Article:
Bruce Lovely

I was sports editor of my high school newspaper for a year. This was many years ago, as you can well imagine. The newspaper was the “Hatchet” of Washington High School in South Bend, Indiana. I won’t bother to explain how the paper got its name. Hopefully you can figure that out on your own.

Anyway, I did not actively pursue the job of sports editor. A couple of my classmates decided to give the “Hatchet” a whirl and talked me into going with them to a staff recruiting meeting. The meeting was in the summer between school sessions. Somehow, during that meeting, someone convinced me to sign up for the job of sports editor. Not able to come up with a good excuse not to, I agreed to take the job. I’m pretty sure I was the only candidate.  Sure, I liked basketball, baseball, and football. I played no sports in high school, but did participate in baseball and basketball in junior high. I knew enough about the various sports played in high school that I thought I could write reasonably well about them.

One of my jobs as sports editor was the writing of a column for each issue. During a discussion with one of my fellow staff members, he suggested I write the column using a pseudonym. I couldn’t see why I should do so, especially since I had no reason to keep my identity a secret. My friend thought it would be neat to do such a thing, and persisted. (He had read all the James Bond books, and so was probably hooked on covert operations.)  He had also decided on a name that I could use. “Bruce Lovely” was the name he thought I should write under. Bruce Lovely was the name of a fictitious character on a WLS radio show back in my high school days. All the teenagers in South Bend were familiar with Bruce Lovely and anything else that transpired on WLS in Chicago. It was the most powerful radio station around, and played the very best rock & roll. It also had the best and most hip disc jockeys in the entire universe.

So I became Bruce Lovely to the readers of the Washington High School Hatchet. I was not a famous personage at my high school, so I knew that many people reading the paper would have no clue as to my identity. This rankled me a bit as time went on. What’s the point of writing stuff that people read if no one knows who did the writing? How would I ever get credit for any of it if my identity was a big secret?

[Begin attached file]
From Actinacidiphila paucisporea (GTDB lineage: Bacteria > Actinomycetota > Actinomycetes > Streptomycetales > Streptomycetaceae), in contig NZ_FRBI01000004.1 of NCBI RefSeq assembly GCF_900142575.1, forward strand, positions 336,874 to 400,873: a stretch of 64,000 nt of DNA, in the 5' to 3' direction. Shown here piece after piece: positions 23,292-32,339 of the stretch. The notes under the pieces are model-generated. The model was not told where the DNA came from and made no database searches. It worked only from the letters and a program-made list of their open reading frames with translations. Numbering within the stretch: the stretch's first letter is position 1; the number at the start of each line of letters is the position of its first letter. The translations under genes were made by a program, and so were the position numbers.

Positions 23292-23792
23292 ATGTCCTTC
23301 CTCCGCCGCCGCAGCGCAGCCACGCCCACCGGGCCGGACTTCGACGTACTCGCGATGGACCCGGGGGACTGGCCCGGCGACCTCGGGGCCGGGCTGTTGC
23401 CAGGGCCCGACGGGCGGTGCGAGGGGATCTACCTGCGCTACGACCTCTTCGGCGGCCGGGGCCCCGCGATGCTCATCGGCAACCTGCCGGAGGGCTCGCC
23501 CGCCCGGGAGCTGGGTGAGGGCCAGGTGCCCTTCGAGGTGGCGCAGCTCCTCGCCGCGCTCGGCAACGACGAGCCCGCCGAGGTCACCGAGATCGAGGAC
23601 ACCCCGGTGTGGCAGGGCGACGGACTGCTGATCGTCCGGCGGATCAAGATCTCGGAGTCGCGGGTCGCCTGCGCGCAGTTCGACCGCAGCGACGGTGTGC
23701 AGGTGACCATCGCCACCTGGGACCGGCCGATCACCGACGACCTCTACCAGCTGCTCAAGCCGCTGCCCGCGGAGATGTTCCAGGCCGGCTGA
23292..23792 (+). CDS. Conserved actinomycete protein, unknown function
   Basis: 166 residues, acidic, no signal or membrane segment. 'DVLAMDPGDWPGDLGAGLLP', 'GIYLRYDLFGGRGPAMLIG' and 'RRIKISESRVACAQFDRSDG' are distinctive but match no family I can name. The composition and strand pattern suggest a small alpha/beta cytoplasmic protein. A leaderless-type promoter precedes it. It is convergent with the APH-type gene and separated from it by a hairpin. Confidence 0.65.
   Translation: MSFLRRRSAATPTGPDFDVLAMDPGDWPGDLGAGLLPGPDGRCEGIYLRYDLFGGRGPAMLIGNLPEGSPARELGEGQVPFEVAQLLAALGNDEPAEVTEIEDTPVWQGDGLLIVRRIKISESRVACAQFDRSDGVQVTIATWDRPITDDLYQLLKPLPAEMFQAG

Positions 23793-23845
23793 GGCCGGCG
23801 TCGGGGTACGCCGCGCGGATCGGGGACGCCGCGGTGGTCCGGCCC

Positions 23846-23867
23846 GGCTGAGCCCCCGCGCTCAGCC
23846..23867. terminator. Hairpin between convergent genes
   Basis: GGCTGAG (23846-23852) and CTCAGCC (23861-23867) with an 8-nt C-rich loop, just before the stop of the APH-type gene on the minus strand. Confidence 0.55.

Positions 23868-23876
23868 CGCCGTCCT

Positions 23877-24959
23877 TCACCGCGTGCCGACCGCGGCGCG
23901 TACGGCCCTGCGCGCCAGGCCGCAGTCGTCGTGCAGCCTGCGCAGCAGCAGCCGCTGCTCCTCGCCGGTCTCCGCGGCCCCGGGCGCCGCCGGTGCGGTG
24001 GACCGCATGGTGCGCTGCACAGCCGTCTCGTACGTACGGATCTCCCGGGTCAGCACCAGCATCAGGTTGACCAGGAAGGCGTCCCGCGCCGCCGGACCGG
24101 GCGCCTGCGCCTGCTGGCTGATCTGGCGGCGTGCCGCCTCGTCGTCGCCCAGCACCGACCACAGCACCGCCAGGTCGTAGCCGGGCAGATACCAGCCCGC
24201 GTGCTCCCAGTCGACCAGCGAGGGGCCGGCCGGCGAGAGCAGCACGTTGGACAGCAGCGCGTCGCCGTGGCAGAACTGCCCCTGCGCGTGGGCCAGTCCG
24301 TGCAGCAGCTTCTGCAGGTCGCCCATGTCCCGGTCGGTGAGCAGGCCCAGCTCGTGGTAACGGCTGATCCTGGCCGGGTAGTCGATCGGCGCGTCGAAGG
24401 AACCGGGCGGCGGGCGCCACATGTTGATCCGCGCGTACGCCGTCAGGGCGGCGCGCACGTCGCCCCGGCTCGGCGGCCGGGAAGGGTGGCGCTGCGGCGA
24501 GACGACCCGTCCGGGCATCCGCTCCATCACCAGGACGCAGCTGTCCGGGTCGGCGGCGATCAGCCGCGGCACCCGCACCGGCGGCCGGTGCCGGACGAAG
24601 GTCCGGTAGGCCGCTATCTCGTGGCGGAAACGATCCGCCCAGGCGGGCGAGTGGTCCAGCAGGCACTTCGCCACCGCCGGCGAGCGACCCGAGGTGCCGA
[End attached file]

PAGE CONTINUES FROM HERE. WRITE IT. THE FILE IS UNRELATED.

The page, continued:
After a while, I got used to writing pseudonymously. It actually started to seem like a pretty good way to say what I thought and stay out of sight. Not that I could get carried away with my comments and opinions. In fact, our chief editor, one of my classmates, asked me once to go lighter on the school spirit angle. She thought I was leaning on that too much. I didn’t think so, but I agreed to tone it down a bit. I don’t remember if I actually did. In fact, I might have cranked it up a notch just to piss her off. But I don’t know. That was a long time ago.

Bruce Lovely, as it turns out, is the name of several real people! There is a Colonel Bruce W. Lovely in the US Air Force. He’s the guy who wrote that nifty poem “The Soldier’s Night Before Christmas.” No kidding. Someone named Bruce Lovely graduated from Neff High School in La Mirada, California, in 1975. There are probably a few others out there, including one with a Facebook page.

One day after school, I had my car radio tuned to WLS. Unbelievably, someone had mailed the station a copy of the Hatchet and a disc jockey (whose show contained the infamous Bruce Lovely character) found my column in the paper and actually read it on the air. I was dumbfounded, gratified, and outraged all at the same time. Yes, it was great hearing my column read on the radio. I was instantly notorious. But I was also STILL UNKNOWN!! That guy had no idea who I really was. Neither did any of the thousands, millions, or billions of people who were listening at that very instant when the identity of the writer of that column was announced as BRUCE LOVELY.

I have not written anything pseudonymously since.

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